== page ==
- Not Given to Wine. This one seems obvious, but is reiterated elsewhere, as “not given to much wine”… in other words, he has no addiction to drink. I expect that we could extend that to other social drugs as well. It is just that alcohol was about the only one available in that time and place. But I do think it is talking about addictions, not dependencies. I don’t think that a person whose physical condition requires, by a doctor’s order, that they be on medication, is thereby disqualified from service. (But there have been organizations that took that stance.) This is talking about a character issue, not a medical issue.
- No Striker. Not a violent person. Not one who resorts to violence to assert his will, or to settle a dispute. It does not forbid self-defense, military service, police service, etc. There are many whose jobs occasionally require physical violence who have never been in a fight anywhere else. They simply do the job when it is required…it does not reflect on their character.
- Not Greedy of Filthy Lucre. Some translations say “sordid gain”. He’s not in the church for the sake of personal gain. Money is not an issue. No avarice in his character.
- This is actually translated from the Greek word epieike, and this is the only place it is translated “patient”—usually, it is translated “gentle”. Most newer translations render it that way. And, it fits, as it is in contrast to the next one:
- Not a Brawler. (Greek amachos) This is not just talking about physical fighting, but general cantankerousness…argumentativeness, belligerence…trouble-hunting. It literally means without striving, but it certainly would include without fighting.
- Not covetous. This one is similar to the one about “not greedy of sordid gain”…it literally means “free from the love of money.” (Greek philargurion “love of silver”)
- One Who Rules Well His Own House. This is strictly about family life; home life. How does he handle his own wife and kids? How does he treat them, and make decisions there? What have the results been?
- Not a Novice. A certain level of maturity and experience needs to be in place before a man should be considered for leadership. Fortunately, as maturity develops, a man who is gifted to serve in this capacity also begins serving, choosing to voluntarily shoulder responsibility, and faithfully discharging that responsibility. How a person takes responsibility and then does the task they have embraced is a good mark of maturity.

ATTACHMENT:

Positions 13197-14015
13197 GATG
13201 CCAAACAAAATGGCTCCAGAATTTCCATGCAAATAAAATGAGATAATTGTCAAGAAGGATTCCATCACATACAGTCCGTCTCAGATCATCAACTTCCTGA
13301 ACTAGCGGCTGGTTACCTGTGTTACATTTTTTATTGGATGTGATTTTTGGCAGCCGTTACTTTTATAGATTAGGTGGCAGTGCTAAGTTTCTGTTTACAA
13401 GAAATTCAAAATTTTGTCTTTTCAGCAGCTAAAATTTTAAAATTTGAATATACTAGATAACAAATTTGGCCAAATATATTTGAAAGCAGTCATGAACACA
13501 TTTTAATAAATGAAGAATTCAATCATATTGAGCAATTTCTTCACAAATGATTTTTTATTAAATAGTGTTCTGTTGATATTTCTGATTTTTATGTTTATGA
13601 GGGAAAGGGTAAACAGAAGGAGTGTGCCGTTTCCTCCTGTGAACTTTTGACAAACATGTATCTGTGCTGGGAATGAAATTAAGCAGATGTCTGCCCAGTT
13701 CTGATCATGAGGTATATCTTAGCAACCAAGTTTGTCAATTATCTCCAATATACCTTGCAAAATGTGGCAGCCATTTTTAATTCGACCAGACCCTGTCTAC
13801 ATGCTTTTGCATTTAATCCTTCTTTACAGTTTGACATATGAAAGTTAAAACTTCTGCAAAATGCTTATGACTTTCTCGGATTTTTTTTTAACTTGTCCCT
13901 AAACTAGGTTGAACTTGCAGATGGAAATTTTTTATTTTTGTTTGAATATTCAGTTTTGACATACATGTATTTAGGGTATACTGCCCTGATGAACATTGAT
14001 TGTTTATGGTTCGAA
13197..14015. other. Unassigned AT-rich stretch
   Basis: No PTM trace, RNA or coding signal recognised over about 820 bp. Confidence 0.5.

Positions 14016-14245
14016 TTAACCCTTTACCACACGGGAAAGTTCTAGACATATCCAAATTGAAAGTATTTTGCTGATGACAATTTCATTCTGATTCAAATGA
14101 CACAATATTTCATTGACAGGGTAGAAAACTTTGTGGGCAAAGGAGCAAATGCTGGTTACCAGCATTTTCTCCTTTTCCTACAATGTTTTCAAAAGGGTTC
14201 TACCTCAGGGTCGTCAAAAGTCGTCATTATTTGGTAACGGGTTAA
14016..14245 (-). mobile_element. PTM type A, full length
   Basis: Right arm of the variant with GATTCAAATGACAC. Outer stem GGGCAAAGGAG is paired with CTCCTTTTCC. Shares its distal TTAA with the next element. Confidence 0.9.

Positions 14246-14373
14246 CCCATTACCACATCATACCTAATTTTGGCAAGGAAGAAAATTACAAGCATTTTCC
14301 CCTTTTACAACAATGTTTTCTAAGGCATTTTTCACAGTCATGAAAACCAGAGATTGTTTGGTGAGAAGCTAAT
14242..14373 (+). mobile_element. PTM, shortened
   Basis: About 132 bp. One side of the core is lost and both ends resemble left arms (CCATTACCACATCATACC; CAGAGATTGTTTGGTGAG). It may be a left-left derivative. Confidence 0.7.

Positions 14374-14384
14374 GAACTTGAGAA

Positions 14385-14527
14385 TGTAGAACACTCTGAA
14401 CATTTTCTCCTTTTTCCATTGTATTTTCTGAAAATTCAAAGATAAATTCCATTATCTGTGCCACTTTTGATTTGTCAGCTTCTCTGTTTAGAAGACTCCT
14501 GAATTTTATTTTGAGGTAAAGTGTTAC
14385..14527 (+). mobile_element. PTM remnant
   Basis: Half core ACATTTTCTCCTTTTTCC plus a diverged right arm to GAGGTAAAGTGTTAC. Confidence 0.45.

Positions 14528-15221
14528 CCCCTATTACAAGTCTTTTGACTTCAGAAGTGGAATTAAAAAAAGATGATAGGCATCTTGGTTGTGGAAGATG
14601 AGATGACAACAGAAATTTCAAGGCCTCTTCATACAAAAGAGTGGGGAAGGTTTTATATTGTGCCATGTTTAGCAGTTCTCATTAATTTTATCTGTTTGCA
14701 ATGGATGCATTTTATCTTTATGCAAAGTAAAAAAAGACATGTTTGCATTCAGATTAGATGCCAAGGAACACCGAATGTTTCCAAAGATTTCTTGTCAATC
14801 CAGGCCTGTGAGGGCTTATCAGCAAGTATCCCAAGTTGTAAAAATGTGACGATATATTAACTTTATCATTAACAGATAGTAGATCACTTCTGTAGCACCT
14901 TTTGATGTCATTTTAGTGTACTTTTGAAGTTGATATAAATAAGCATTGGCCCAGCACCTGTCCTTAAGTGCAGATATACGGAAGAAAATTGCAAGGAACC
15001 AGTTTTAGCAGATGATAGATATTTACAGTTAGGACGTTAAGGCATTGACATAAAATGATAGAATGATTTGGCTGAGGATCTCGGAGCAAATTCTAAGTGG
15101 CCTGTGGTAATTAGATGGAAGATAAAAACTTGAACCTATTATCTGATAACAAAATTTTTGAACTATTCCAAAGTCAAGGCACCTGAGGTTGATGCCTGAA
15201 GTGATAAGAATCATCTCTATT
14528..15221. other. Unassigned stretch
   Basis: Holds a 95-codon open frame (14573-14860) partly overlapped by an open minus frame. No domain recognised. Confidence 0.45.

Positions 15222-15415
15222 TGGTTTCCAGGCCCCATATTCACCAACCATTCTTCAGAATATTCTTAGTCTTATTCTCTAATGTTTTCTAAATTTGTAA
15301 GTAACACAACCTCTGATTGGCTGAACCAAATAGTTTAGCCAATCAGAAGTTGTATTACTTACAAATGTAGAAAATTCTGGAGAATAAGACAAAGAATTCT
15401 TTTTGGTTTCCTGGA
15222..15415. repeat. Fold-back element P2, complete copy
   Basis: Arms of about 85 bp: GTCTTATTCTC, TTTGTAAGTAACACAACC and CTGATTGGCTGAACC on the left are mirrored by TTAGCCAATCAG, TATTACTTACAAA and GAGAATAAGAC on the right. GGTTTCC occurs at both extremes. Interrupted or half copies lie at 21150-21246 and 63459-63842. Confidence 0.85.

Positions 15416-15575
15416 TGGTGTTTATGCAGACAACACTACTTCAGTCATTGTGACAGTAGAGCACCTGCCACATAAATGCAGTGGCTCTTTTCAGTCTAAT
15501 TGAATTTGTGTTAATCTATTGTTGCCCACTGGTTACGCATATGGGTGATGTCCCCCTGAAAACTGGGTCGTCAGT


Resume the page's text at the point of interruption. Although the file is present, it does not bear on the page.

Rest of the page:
Appointing an immature believer to the office of an elder is a sure way to produce a stumbling block of pride in his life, possibly destroying the testimony of the man you were hoping to see in leadership. Be very careful not to cross this line. By the way, this has to do with spiritual maturity, not just chronological age. There are some who never grow up. Their age will not be the deciding factor, but rather their maturity in Christ.
- Having a good report of them which are without. How does the unbelieving community in your area see the man? Does he have a reputation for honesty, kindness, and integrity? Remember, those unbelievers are not enamored of his “pulpit presence” nor his “bedside manner.” They are dealing with him in entirely secular matters. How does he deal with the lost world around him, and how are they responding to him? (By the way, this rules out hiring a pastor from outside the community: a letter of recommendation cannot fulfil this requirement. And, how much more important it must be, that the local assembly of believers also know him and his family?)
Some of the above requirements are simply reiterated or re-stated, in Titus and 1st Peter, but we will address those passages as well.
Titus 1:5-9 (Speaking about Elders)
5For this cause left I thee in Crete, that thou shouldest set in order the things that are wanting, and ordain elders in every city, as I had appointed thee:
6 If any be blameless, the husband of one wife, having faithful children not accused of riot or unruly.
7 For a bishop must be blameless, as the steward of God; not selfwilled, not soon angry, not given to wine, no striker, not given to filthy lucre;
8 But a lover of hospitality, a lover of good men, sober, just, holy, temperate;
9 Holding fast the faithful word as he hath been taught, that he may be able by sound doctrine both to exhort and to convince the gainsayers.
- Plurality of elders (as we have seen in every case) is taught here, in verse 5.
- Having believing children, not accused of riot or unruly. Verse 6 reiterates some of the qualifications listed in 1st Timothy, but expands upon the issue of children: This is where we get the idea that an elder’s children must not be “out of control”. There are people who take this to mean that “if he has no children, he is not qualified.” I believe if he does have children, and they are out of control, then perhaps he needs to deal with that, rather than further burdening himself with something bigger. Again, I think this is a case where “track-record demonstrates character”: one may have a reputation for having well-behaved children, and later those same children may choose to rebel and walk away from God. If a man has children at home, are they in good control? That is the issue.